It seems fitting that in the same week I declare that we’ve abandoned our trek on the TransCanada Trail, I should feature doors from our travels on this trail.
During the past couple of months, we had been loosely following the Trent-Severn Waterway eastwards and passing through the little towns that grew up around the various locks in the system.
One of those towns was Campbellford which I featured in the April Changing Seasons post here.
Apparently I must really think this topic is fascinating, because this is the 4th time I’m talking about canals and locks on this blog. There is just something about those massive metal doors that hold back – or contain – the water necessary to move a boat safely from one level to the next.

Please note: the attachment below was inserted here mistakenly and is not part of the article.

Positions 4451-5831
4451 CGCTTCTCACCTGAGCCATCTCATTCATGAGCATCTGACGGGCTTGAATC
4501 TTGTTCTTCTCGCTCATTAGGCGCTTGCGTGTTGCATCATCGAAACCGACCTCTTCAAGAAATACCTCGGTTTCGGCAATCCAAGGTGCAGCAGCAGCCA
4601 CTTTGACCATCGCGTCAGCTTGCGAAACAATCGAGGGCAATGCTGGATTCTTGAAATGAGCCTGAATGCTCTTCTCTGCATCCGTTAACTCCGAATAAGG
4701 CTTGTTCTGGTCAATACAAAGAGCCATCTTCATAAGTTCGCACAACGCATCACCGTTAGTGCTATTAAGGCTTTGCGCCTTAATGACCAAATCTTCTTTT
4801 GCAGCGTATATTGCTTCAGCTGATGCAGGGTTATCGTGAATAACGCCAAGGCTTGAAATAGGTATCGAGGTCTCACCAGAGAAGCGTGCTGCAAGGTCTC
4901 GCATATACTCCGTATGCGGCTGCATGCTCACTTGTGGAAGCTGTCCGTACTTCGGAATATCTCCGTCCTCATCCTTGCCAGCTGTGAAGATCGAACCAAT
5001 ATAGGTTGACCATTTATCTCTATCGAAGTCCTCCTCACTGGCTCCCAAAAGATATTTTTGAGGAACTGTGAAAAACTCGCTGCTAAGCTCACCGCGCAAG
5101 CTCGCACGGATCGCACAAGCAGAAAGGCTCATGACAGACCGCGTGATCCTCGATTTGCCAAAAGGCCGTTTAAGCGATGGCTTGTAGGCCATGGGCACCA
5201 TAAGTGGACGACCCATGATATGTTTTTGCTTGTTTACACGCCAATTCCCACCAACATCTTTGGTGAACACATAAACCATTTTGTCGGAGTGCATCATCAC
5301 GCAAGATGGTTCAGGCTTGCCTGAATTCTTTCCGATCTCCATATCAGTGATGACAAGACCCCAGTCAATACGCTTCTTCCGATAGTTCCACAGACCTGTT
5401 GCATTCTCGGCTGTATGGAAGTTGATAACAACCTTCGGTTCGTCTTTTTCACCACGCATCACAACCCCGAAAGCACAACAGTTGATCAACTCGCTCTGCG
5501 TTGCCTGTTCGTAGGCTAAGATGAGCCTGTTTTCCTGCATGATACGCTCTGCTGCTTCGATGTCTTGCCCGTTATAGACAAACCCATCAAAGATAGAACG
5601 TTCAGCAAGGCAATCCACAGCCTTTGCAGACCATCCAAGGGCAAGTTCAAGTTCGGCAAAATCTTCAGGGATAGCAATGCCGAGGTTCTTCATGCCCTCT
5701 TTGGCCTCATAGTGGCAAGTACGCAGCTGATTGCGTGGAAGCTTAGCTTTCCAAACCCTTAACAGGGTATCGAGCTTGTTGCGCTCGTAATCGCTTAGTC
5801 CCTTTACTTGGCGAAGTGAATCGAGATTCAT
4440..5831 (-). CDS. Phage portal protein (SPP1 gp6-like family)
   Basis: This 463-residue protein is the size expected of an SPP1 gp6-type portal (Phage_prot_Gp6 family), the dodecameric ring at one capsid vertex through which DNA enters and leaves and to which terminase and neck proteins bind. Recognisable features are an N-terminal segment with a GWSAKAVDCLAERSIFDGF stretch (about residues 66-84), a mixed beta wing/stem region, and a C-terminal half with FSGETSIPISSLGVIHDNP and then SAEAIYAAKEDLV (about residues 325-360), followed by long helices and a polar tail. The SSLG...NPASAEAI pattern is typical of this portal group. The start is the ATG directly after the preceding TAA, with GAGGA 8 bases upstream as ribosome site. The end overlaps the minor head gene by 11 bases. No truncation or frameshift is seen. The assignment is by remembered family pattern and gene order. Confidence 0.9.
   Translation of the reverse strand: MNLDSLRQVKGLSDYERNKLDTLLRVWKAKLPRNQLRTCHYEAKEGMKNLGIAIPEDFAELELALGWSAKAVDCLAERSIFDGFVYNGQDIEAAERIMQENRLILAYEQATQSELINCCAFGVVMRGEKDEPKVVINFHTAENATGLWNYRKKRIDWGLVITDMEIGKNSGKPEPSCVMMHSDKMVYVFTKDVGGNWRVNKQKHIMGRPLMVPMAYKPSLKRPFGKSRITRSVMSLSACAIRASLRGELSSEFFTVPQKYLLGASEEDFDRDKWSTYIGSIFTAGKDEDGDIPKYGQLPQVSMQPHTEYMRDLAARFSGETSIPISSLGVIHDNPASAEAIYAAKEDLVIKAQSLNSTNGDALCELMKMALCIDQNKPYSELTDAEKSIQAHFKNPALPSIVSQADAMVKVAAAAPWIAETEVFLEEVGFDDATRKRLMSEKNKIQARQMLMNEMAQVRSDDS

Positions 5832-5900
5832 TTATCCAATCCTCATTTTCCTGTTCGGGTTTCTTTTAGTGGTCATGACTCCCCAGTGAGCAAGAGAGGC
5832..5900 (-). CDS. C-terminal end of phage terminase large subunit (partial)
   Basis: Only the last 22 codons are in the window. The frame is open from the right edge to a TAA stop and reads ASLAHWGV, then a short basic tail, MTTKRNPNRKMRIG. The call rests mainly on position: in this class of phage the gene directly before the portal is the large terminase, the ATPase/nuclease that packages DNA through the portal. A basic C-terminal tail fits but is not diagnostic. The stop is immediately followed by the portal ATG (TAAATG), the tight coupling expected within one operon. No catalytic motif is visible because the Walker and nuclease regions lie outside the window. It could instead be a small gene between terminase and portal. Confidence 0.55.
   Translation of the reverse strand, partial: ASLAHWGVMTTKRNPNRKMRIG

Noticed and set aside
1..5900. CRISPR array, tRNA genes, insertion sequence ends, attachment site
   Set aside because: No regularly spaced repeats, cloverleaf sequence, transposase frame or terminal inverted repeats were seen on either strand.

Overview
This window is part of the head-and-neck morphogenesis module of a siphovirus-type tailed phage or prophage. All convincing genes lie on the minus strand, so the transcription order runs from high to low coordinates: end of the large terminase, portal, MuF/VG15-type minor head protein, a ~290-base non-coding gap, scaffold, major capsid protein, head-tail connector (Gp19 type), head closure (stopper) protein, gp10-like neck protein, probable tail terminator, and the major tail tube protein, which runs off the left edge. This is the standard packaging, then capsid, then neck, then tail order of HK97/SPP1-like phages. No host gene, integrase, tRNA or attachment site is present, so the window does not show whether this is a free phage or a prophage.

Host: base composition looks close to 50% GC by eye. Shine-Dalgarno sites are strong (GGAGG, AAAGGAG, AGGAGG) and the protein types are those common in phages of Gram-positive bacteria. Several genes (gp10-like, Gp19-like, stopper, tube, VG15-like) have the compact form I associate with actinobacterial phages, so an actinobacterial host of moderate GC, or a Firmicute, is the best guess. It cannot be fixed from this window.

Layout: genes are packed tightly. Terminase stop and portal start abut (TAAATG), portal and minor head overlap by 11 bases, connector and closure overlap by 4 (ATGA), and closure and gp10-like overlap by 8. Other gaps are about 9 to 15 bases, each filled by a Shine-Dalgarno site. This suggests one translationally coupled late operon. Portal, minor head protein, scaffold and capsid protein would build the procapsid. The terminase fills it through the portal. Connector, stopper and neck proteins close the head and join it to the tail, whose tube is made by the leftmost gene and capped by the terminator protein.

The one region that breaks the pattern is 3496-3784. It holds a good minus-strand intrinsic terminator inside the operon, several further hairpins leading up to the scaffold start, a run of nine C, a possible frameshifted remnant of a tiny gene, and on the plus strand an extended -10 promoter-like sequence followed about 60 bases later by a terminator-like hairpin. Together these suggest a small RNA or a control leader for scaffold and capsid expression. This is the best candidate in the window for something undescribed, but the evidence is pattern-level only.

Pictures just don’t do justice to the size of these massive chambers and their doors!
In this particular section, there are 2 chambers required to move a boat from the top of the waterway to the bottom … or vice versa.
When we were passing through this area in early April, it was interesting to note that the water at the top of the lock was still frozen, while the water at the bottom was not.
A small waterfall was seeping through the giant doors and spilling into the chamber below.
Maybe if you grew up in an area with a dam and lock system, this would be pretty mediocre stuff, but to me … it’s magic.
Thursday Doors is a weekly photo feature hosted by Norm Frampton at Norm 2.0.